There are no updated guidelines of the transfer pricing rule that can apply to the technology of cloud computing, exposing the tax administrator to a problem of, non-payment of tax and stripping of charge by the companies seeing that. Corporations can quickly move their cloud service provider to a low or zero tax jurisdiction or even allocate the profits to a firm located in a low-tax or zero tax jurisdiction.

And as for the taxpayers, having no specific guidelines exposes them to a problem of double taxation and rise of a dispute with tax administrators as to the confusion on how to apply the transfer pricing rules to the business of cloud computing which leads to a different range of conclusions.

The virtual and borderless nature of cloud computing, together with the unpredictability created by the traditional transfer pricing rules has given rise to significant and complex issues.

And considering the importance and rapid growth of the Cloud computing business today and shortly, a novel solution as to depart from these disputes is required soon.

The content of this article is intended to provide a general guide to the subject matter. Specialist advice should be sought about your specific circumstances.

To print this article, all you need is to be registered on Mondaq.com.

Click to Login as an existing user or Register so you can print this article.

In association with
Related Topics
Related Articles
Up-coming Events Search
Font Size:
Mondaq on Twitter
Mondaq Free Registration
Gain access to Mondaq global archive of over 375,000 articles covering 200 countries with a personalised News Alert and automatic login on this device.
Mondaq News Alert (some suggested topics and region)
Select Topics
Registration (please scroll down to set your data preferences)

Mondaq Ltd requires you to register and provide information that personally identifies you, including your content preferences, for three primary purposes (full details of Mondaq’s use of your personal data can be found in our Privacy and Cookies Notice):

  • To allow you to personalize the Mondaq websites you are visiting to show content ("Content") relevant to your interests.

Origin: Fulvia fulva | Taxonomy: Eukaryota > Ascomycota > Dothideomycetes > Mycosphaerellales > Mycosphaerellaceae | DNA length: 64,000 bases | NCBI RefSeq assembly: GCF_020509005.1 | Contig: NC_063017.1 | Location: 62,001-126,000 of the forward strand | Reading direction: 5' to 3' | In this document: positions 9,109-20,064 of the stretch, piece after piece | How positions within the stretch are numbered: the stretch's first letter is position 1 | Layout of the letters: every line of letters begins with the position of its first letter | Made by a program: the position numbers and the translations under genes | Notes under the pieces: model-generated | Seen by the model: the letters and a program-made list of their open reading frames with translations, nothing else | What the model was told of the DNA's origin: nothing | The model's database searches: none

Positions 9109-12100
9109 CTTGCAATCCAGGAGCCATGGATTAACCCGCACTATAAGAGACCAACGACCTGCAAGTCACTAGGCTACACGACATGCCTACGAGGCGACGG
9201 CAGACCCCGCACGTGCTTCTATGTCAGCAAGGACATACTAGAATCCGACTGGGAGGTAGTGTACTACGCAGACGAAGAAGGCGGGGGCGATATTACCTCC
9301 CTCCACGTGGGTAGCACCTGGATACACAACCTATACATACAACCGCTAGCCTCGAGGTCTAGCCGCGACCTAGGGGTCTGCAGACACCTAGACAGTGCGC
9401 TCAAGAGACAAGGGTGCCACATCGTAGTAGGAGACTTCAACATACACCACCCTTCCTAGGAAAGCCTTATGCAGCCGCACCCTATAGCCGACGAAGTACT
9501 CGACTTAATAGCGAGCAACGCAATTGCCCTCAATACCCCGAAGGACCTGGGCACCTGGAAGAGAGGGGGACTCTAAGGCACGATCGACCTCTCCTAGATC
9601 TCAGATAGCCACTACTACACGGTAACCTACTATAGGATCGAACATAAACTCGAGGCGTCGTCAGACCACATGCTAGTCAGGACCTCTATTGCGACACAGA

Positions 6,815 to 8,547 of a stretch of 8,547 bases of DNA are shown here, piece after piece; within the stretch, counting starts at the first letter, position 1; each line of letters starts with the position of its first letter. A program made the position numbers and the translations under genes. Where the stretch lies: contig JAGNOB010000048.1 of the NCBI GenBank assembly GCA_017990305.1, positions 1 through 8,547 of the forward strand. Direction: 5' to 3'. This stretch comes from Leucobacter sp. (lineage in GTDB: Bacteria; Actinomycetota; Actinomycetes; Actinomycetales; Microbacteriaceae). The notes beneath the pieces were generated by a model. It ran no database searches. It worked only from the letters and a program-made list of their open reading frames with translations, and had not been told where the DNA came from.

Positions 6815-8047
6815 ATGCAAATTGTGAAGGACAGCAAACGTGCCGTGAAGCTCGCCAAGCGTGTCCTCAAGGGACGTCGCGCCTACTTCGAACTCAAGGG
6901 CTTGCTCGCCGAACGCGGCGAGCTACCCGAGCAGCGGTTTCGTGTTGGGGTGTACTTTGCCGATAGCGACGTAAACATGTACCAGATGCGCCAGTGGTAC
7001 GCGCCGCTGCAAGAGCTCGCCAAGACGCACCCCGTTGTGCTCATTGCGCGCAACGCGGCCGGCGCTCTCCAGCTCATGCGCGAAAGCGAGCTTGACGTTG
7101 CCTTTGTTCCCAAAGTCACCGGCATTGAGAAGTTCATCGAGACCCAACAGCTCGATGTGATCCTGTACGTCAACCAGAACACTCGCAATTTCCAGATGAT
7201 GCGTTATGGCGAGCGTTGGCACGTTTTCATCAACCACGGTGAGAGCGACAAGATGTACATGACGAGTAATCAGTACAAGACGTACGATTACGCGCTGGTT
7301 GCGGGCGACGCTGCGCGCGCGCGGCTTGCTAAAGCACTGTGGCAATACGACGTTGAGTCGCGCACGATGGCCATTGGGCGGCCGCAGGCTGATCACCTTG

• To enable features such as password reminder, news alerts, email a colleague, and linking from Mondaq (and its affiliate sites) to your website.
  • To produce demographic feedback for our content providers ("Contributors") who contribute Content for free for your use.

Mondaq hopes that our registered users will support us in maintaining our free to view business model by consenting to our use of your personal data as described below.

Mondaq has a "free to view" business model. Our services are paid for by Contributors in exchange for Mondaq providing them with access to information about who accesses their content. Once personal data is transferred to our Contributors they become a data controller of this personal data. They use it to measure the response that their articles are receiving, as a form of market research. They may also use it to provide Mondaq users with information about their products and services.

Details of each Contributor to which your personal data will be transferred is clearly stated within the Content that you access. For full details of how this Contributor will use your personal data, you should review the Contributor’s own Privacy Notice.

Please indicate your preference below:

Yes, I am happy to support Mondaq in maintaining its free to view business model by agreeing to allow Mondaq to share my personal data with Contributors whose Content I access
No, I do not want Mondaq to share my personal data with Contributors

Also please let us know whether you are happy to receive communications promoting products and services offered by Mondaq:

Yes, I am happy to received promotional communications from Mondaq
No, please do not send me promotional communications from Mondaq
Terms & Conditions